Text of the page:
A cat’s preference for high areas is well-known, but this seemed a touch extreme. The Bhutan we’d seen thus far had been littered with stray dogs, and there hadn’t been a single cat to be found. They may be all living in the monasteries up there.

The Tiger’s Nest Monastery Trek: A Field Guide to Practical Information

3 to 4 kilometers round trip (depending on whether you cut through the mountain or go “around” it).

Gain in Elevation: 1,700 Ft (518 metres)

Height to the highest point: 3,776 metres (10,232 ft) (3119 metres)

How long it will take 

Honestly, it varies according to one’s degree of fitness. The majority of people do it in only three hours! In the end, it took us a little over eight hours to complete the task. That being said, it’s a pretty easy trek that’s just a tad steep. However, if you have mobility or respiratory challenges, you may want to rethink your decision. Cost: Your tour guide can help you schedule a Tiger’s Nest walk if you have to pay a visitor charge to enter Bhutan. Visitors from outside Bhutan, including India, are charged 500 Ngultrum ($7) to enter the Paro Taktsang.

To enter the Tiger’s Nest Monastery, you must arrive between the hours of 8 am and 13:00; between 14:00 and 18:00 (you may begin your hike earlier than 8 am if you choose, but this restriction only applies to the Tiger’s Nest Monastery) what to bring: Hiking boots, suitable hiking clothes (cover your arms and legs), a lot of water, a trekking pole. Many people, like me, suffer from nausea due to the high altitude. Therefore it’s a good idea to bring some medication with you. I didn’t need this, but it’s always a good idea to be prepared. We recommend visiting in the spring or fall, but it’s up to you. At this altitude, the summers may be sweltering, even when you’re dressed in layers, and the winters can be freezing even if you’re ready to put on more clothes.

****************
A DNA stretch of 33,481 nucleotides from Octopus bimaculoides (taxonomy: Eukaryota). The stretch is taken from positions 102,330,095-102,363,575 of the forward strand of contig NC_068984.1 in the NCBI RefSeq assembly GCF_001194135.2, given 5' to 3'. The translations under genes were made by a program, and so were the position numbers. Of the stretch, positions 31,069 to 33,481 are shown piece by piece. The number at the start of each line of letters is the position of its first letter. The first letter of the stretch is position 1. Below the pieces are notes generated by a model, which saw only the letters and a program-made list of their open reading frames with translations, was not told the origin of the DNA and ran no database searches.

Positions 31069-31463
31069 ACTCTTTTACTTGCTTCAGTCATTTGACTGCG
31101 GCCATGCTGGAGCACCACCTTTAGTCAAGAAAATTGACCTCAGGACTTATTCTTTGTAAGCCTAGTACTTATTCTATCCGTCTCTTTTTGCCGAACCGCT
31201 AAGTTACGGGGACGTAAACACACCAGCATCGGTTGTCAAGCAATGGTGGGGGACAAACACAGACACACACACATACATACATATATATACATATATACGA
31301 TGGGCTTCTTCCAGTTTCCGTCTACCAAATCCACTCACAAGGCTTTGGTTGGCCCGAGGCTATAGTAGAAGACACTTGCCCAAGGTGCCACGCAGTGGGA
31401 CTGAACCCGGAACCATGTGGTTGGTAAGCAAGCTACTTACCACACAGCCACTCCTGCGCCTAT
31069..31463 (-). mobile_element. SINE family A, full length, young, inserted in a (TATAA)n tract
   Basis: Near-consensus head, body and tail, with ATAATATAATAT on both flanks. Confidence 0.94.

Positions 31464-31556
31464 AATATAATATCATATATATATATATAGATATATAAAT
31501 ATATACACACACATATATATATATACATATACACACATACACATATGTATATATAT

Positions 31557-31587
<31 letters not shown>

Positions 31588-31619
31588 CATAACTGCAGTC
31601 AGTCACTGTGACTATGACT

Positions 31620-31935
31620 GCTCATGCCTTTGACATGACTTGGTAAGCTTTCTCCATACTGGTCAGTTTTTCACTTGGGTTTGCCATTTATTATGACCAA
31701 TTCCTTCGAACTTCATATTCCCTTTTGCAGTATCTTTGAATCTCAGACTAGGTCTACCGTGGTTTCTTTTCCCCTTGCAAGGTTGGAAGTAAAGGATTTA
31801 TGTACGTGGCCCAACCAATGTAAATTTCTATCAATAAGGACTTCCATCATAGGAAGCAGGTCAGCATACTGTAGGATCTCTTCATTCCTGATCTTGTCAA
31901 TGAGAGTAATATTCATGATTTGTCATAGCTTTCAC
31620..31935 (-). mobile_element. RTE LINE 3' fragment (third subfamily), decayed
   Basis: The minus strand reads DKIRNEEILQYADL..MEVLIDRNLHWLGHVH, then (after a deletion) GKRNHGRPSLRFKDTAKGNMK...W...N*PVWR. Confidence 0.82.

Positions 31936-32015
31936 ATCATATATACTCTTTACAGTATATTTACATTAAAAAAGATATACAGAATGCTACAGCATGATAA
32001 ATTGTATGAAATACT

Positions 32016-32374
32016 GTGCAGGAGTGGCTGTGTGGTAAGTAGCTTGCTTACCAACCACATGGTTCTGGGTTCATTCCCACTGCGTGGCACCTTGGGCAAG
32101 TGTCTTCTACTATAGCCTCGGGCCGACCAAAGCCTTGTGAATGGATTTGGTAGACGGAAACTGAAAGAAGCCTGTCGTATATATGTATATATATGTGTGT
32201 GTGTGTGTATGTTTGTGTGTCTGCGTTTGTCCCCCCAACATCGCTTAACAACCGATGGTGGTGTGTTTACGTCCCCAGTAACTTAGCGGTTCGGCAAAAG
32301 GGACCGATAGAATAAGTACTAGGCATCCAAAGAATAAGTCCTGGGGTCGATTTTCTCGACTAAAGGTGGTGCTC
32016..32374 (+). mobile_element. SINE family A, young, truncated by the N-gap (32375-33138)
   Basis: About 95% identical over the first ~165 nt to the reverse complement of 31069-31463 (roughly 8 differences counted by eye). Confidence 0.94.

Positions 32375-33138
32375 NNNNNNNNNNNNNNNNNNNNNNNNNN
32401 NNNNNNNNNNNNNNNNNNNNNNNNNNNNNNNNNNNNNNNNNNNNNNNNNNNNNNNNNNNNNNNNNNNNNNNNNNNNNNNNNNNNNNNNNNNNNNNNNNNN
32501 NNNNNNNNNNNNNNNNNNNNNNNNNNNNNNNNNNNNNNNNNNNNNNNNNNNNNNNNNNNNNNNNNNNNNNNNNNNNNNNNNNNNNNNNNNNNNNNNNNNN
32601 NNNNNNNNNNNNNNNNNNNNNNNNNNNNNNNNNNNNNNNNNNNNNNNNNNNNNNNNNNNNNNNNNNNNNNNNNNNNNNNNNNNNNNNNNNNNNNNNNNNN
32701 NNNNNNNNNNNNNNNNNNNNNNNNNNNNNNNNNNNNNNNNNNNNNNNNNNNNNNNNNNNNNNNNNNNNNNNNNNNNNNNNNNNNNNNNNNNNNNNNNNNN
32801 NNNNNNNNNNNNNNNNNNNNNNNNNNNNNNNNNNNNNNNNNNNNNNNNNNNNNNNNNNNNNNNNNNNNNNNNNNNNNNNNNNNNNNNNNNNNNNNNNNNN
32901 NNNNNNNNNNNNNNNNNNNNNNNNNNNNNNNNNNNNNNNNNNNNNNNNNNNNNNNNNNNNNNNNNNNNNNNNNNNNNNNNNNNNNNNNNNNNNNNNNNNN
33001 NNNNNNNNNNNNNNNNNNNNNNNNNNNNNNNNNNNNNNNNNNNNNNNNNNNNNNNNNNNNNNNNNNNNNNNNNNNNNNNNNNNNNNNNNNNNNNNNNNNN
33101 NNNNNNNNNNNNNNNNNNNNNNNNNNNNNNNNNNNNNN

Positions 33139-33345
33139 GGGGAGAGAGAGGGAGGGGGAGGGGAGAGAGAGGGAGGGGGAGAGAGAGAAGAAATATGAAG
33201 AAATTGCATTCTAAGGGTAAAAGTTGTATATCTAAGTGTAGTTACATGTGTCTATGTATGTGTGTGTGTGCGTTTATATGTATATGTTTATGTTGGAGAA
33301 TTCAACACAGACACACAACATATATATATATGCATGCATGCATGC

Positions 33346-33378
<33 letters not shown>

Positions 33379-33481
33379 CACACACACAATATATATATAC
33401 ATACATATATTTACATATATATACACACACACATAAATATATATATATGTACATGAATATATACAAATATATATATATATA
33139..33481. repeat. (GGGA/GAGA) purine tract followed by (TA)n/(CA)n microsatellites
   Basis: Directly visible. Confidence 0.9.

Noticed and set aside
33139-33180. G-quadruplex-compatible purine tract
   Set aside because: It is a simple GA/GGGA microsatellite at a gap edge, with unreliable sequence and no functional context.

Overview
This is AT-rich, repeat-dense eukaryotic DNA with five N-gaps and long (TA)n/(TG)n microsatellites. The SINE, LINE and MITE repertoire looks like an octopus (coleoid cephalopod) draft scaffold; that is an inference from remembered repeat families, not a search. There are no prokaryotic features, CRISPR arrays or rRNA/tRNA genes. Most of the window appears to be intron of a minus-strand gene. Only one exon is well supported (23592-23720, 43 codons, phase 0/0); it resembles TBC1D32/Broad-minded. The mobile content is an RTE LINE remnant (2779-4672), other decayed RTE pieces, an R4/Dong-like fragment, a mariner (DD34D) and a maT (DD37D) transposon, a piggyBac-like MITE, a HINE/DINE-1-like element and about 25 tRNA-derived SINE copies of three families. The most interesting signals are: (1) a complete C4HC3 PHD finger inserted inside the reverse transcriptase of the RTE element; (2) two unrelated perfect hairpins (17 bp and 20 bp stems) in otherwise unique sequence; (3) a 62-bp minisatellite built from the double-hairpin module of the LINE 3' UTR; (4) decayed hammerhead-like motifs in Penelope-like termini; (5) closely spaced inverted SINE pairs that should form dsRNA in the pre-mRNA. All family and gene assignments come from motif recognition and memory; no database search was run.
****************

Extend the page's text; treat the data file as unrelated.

Have you been to Bhutan’s Tiger’s Nest? At high altitudes, have you ever been stranded due to a shortage of air? Are there any unexpected places you’ve stumbled across a feline? We want to hear from you!

How long does it take to complete the hike?-Tiger’s Nest in Bhutan

It can take anything from four to seven hours to complete the climb, depending on how much time you want to spend savoring the scenery or rushing up and down.

Is the Tiger’s Nest trek arduous?

Tiger’s nests may be walked by people of various ages, sizes, and forms. You’ll see both young and old monks on the trek.

Is it really “difficult” if you don’t like it?

It’s a lengthy, steep trek, and the roads aren’t always in good condition.

You may hire a horse to transport you up the first half of Tiger’s Nest to the dining area if you don’t want to trek the entire distance. It saves around an hour and a half of the journey.

Is it safe for children to play with?

For youngsters who are accustomed to walking or trekking, yes. Those who have never hiked before may find it a bit taxing and exhausting, although there are several opportunities to take a rest.

Taken from the Tiger’s Nest Monastery perspective, this is the famous Tiger’s Nest shot.

Advice on Getting Ready for a Hike Up Tiger’s Nest

For Tiger’s Nest Monastery trekking, you don’t need to bring a lot of gear. However, even if you don’t have all of these items, you may still go on the trek (do carry some water, though).

If you plan on hiking up Tiger’s Nest, you need to pack the following:

Water, a Backpack

Stick for walking/hiking

A pair of sturdy hiking boots

A camera is required (you will want this)

To keep you going throughout your breaks, here are some nibbles

After trekking up to Tiger’s Nest Monastery, a hot stone bath is advised to alleviate aches and pains.

Recommended Reads


Scroll to Top